Today science and technology has created so many marvels that have life more enjoyable and easier all around. But it has also bred a culture of cynicism and utilitarianism. What cannot be observed and measured cannot be managed and often dismissed as non-existent. For anything to be of value, it has to have some use and the question is always, “Of what use it is to me?” Reason and logic have been deified in the cathedrals of science and technology.
And yet, there is more to life than science and technology. Emotions and feelings are reduced to mere electro-chemical reactions among cells when put under the microscope of science. And yet it does not explain the extreme joy and happiness a mother feels when she cradles her baby in her arms or the pride of a father seeing his son’s accomplishments or the determination of a lover to please the beloved. Under the electron microscope, there is no difference to the particles that make me up and those that make up a table or a beast. And yet, I breathe and can move about which a table cannot do. I am conscious and free while a beast is not.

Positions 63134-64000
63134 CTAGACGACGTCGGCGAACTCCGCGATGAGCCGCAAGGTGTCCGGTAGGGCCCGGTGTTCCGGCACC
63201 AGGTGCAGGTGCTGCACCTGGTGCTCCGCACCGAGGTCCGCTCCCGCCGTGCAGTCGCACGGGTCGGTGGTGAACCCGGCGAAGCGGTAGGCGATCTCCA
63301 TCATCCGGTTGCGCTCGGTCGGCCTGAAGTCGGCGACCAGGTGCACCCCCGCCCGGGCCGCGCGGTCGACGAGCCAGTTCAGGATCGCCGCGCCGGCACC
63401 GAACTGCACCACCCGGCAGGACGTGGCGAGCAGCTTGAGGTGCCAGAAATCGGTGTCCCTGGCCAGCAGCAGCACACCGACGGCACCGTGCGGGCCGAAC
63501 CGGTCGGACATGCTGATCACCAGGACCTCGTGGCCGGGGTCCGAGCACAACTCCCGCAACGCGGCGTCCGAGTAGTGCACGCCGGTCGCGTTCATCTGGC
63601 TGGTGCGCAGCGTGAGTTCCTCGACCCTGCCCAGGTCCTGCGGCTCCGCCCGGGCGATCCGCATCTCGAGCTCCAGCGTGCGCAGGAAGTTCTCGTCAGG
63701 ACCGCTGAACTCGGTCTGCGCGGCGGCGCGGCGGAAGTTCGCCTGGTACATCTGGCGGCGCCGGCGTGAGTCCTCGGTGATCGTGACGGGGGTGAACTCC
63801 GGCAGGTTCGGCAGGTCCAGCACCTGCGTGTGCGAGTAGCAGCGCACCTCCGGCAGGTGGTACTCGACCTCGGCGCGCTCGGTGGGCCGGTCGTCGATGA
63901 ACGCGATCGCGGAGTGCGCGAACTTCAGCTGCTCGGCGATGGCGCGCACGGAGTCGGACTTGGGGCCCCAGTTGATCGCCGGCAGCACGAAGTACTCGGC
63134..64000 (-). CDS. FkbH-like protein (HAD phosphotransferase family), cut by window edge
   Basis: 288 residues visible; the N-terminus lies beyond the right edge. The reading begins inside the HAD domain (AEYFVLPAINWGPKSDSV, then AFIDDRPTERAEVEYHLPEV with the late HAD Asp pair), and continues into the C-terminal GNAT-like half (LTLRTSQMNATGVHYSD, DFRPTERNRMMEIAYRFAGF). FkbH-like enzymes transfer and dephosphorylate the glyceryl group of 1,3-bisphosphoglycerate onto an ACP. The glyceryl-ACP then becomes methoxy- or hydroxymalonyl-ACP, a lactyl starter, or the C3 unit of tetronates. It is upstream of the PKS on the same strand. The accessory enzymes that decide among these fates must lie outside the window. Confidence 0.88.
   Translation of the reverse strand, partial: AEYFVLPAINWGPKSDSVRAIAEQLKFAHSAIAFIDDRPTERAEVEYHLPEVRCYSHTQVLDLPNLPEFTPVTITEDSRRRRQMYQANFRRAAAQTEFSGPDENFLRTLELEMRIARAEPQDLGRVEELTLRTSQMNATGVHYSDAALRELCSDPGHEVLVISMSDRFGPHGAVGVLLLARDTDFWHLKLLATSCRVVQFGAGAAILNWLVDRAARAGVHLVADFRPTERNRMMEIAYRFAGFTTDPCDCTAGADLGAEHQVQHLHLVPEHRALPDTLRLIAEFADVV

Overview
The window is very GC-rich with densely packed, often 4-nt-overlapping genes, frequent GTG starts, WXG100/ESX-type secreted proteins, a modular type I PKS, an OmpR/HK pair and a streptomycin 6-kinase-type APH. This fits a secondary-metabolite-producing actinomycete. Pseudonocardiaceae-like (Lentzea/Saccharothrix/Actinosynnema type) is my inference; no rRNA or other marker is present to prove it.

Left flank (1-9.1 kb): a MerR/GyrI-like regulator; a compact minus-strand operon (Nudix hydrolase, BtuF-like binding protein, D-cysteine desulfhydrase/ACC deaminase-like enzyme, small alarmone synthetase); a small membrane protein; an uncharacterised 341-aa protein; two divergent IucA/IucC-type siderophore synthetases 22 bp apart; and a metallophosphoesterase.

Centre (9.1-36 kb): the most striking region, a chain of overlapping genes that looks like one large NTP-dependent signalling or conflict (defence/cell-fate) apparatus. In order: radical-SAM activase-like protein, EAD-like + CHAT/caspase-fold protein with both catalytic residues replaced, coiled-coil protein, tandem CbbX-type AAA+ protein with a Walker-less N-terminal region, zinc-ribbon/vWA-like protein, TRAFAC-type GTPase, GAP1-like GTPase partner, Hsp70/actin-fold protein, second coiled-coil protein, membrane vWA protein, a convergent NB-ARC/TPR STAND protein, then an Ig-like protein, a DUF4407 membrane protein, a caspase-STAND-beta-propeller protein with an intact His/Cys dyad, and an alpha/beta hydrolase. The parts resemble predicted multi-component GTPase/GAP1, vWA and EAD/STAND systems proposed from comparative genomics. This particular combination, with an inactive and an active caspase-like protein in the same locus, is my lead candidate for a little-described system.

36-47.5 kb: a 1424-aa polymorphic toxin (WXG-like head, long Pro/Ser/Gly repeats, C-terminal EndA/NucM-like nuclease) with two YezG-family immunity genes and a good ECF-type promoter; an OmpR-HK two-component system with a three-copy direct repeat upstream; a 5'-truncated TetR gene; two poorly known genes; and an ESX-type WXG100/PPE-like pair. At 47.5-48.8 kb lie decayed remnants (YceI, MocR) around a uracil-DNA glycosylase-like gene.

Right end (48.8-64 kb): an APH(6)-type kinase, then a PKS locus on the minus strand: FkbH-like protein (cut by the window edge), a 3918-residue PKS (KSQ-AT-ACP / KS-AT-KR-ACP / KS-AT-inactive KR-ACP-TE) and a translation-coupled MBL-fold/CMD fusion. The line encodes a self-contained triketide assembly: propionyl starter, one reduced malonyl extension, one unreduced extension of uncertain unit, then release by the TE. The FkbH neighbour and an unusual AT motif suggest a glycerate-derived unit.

Christ came as one of us and many met Him with a cynical and utilitarian attitude. His own town-mates wondered, “Isn’t this the carpenter’s son? What authority has He saying the things He is saying?” And the pharisees griped, “Show us a sign that you are indeed the Messiah?” This, in spite of the many works of wonders that he wrought.
There were those who believed in Him, despite all the logic and reason. A father asks Jesus to heal his son. Jesus asks him if he believes that he can do this. The father humbly replies, “I do believe; help me overcome my unbelief!” And that is also my prayer.